AMD Offering More Athlons for Embedded Market

The latest addition to the company's embedded portfolio offers customers new low-watt, single-core options.

Advanced Micro Devices is looking to jump back into the embedded chip market.

At the Embedded Systems Conference in Boston Sept. 19, the Sunnyvale, Calif., company will announce the addition of three single-core Athlon 64 processors to its embedded chip portfolio.

All three chips, the Athlon 64 2000+, 2600+ and the 3100+, will have low thermal envelopes of between eight and 25 watts and fit within AMDs AM2 socket. The clock speeds on these embedded chips range from 1.0GHz to 2.0GHz and all are built on the companys 65-nanometer manufacturing process. Each also offers 512KB of L2 cache.

AMD did not release the prices of these embedded chips.

Since the beginning of the year, AMD has increased the number of high-end processors within its embedded lineup, including dual-core Opteron models. For years, the company worked in the low-end of the market with its Geode and Alchemy chips.

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The inclusion of Opteron and Athlon processors means that AMD can now offer chips for the high-end of the embedded market, including storage systems, blade and telecommunications servers, networking devices and even military-grade hardware. While not as prominent as the PC or server market, the embedded market has become increasingly competitive with AMD, Intel and IBM each expanding their portfolio.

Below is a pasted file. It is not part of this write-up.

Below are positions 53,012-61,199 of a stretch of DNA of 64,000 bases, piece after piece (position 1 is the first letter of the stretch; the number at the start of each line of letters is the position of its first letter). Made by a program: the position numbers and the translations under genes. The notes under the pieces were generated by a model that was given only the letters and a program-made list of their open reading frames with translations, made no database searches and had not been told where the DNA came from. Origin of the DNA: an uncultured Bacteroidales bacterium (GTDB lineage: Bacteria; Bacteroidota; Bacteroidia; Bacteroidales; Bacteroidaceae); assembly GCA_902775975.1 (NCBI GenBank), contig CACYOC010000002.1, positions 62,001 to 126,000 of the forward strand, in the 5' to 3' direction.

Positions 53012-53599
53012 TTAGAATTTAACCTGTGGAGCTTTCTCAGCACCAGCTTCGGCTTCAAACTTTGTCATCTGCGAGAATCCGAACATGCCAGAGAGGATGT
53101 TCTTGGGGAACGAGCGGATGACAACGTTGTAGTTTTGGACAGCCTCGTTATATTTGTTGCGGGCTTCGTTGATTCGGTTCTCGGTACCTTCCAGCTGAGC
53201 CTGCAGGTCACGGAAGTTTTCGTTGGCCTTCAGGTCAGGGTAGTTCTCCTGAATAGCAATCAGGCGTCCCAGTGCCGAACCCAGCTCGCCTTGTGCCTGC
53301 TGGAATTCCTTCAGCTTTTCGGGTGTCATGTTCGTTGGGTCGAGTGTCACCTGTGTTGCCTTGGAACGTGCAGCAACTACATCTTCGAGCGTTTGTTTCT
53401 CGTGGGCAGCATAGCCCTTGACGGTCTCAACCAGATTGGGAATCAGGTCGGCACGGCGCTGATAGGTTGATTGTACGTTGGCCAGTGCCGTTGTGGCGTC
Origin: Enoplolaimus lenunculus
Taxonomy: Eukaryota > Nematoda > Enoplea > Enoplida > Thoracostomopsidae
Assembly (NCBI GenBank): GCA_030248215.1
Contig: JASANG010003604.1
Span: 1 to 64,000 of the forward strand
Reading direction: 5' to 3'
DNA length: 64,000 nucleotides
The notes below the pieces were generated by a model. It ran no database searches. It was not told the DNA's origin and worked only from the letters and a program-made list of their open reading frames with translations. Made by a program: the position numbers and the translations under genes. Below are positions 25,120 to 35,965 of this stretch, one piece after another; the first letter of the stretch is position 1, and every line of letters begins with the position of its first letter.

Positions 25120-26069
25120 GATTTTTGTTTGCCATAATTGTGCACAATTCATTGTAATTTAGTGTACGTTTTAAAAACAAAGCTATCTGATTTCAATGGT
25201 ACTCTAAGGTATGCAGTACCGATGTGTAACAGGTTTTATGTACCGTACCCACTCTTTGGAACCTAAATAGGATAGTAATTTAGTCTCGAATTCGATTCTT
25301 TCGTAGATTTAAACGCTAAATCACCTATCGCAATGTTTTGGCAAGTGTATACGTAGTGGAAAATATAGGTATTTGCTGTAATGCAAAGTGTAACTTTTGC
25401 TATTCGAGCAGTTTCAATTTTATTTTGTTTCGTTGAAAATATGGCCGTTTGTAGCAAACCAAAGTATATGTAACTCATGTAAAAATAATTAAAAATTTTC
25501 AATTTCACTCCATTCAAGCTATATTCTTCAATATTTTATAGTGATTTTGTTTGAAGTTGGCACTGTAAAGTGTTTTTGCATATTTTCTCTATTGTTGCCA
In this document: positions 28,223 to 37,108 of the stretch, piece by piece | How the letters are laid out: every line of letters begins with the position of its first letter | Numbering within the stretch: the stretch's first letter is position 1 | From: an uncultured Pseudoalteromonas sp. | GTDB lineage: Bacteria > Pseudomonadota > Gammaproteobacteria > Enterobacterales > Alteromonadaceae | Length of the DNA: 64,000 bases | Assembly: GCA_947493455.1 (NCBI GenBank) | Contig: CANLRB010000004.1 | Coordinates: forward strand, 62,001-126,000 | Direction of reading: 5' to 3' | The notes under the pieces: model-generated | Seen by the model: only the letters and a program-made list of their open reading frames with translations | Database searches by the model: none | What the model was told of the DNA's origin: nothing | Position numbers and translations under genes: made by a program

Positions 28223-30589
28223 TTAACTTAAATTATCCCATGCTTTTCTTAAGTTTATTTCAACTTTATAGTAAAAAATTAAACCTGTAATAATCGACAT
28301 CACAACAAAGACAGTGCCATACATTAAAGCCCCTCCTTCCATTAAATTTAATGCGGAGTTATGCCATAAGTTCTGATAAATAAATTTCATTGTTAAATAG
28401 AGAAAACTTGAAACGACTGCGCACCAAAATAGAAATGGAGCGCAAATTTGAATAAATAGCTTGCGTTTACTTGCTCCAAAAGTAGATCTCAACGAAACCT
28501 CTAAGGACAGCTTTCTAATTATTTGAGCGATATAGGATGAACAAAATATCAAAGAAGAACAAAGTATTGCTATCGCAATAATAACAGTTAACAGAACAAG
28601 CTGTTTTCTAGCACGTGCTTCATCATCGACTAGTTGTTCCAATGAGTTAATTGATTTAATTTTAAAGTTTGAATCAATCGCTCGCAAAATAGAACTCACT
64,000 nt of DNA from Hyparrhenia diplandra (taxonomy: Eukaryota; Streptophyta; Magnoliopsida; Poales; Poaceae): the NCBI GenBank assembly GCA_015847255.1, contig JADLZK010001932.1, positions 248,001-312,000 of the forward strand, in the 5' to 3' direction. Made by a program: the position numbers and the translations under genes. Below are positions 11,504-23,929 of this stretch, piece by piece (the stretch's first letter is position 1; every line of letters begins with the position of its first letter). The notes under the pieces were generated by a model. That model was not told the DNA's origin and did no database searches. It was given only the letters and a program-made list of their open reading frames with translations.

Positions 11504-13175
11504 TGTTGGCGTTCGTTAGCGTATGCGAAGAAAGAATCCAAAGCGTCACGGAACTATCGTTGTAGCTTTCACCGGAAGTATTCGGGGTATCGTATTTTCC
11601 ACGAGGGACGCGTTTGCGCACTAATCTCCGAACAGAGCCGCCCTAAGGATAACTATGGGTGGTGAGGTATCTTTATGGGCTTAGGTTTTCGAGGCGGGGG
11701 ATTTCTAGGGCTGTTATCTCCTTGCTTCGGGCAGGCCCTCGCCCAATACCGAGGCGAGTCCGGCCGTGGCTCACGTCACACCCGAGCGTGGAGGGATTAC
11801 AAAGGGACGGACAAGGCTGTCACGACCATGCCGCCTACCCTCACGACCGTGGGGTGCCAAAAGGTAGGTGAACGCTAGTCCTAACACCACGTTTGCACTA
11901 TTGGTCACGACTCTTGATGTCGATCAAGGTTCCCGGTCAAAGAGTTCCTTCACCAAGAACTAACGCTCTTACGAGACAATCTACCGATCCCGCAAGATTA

The additional Athlon processors are geared to NAS (network-attached storage) systems, the telecommunications market and single-board computing. Since all three processors also use the AM2 socket, customers can use either existing board designs or upgrade the designs to fit the new products.

Because the hardware products that use embedded processors tend to last longer than a standard PC or data center server, AMD has also developed a longevity program to ensure that its embedded processors are available for a longer time than standard chips.

At the show, AMD executives will also discuss the future of the companys embedded portfolio, which could also begin to include its quad-core Opteron processor, which was officially released Sept. 10, and AMDs next generation of x86 processor cores, currently codenamed "Bulldozer" and scheduled for release in 2009.

These chips would once again fit into the high-end of the embedded market for products such as telecommunications blades and storage systems. The company has not set a specific timeframe for the release of quad-core models for the embedded market.

Besides new processors, AMD has been offering an embedded chip set—the M690T—with the technology it acquired when it bought ATI in October. AMD is also offering several new reference design kits for embedded customers.

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